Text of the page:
7. Prior simultaneous cognitive behavioral treatment for cannabis dependence and anxiety disorders.
  8. Legally mandated to receive substance abuse treatment.
  9. Report of current participation in or intent to participate in an additional (i.e., treatments other than MET-CBT or MET alone) anxiety or substance abuse treatment method during the course of the study.
  10. Unwilling to maintain stable dose of regularly-dosed medications during the study
  11. Unwilling to cease PRN (pro re nata or "as needed") use of benzodiazepines or other fast-acting anxiolytics prior to entrance into social situations.
Both
18 Years to 65 Years
No
Contact: Julia D Buckner, PhD 225-578-5778 jbuckner@lsu.edu
United States
 
NCT01875796
RDA031937A, 1R34DA031937-01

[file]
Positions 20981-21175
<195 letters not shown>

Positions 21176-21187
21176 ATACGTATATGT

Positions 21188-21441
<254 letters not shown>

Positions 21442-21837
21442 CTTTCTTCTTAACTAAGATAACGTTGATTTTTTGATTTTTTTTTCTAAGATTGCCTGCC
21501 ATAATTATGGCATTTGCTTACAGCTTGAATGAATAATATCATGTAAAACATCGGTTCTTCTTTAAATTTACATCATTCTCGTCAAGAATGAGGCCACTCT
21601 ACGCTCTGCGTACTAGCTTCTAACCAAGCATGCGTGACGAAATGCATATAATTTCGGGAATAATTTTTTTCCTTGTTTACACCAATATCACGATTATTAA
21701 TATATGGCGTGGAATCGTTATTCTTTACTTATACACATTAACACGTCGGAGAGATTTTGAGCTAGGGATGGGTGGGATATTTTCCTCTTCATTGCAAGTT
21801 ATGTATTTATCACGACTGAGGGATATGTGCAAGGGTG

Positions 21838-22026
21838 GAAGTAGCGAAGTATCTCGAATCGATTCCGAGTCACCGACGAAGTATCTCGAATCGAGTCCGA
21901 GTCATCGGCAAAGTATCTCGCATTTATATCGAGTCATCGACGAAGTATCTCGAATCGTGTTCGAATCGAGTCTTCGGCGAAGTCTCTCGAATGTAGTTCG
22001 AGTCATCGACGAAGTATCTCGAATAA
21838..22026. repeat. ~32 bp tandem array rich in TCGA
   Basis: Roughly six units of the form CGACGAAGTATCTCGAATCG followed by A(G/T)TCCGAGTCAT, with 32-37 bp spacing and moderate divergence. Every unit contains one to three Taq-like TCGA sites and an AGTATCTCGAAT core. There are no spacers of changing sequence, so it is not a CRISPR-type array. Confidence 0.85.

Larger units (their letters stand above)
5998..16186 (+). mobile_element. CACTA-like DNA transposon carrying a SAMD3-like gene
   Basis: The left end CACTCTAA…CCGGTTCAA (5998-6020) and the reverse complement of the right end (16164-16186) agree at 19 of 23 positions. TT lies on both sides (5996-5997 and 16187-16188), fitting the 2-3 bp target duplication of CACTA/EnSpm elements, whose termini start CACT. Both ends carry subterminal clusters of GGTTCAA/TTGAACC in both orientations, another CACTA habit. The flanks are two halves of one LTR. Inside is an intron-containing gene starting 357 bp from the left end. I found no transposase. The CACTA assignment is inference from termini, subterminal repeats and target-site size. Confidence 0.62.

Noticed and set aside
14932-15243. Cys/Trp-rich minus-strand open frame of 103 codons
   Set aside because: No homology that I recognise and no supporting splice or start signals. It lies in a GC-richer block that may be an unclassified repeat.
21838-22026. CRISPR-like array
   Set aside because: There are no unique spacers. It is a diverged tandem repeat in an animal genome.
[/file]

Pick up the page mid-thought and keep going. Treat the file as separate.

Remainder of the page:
Yes
Julia Buckner, Louisiana State University and A&M College
Louisiana State University and A&M College
National Institute on Drug Abuse (NIDA)
Principal Investigator: Julia D Buckner, PhD Louisiana State University Health Sciences Center in New Orleans
Principal Investigator: Michael J Zvolensky, PhD University of Houston
Louisiana State University and A&M College
June 2013

ICMJE     Data element required by the International Committee of Medical Journal Editors and the World Health Organization ICTRP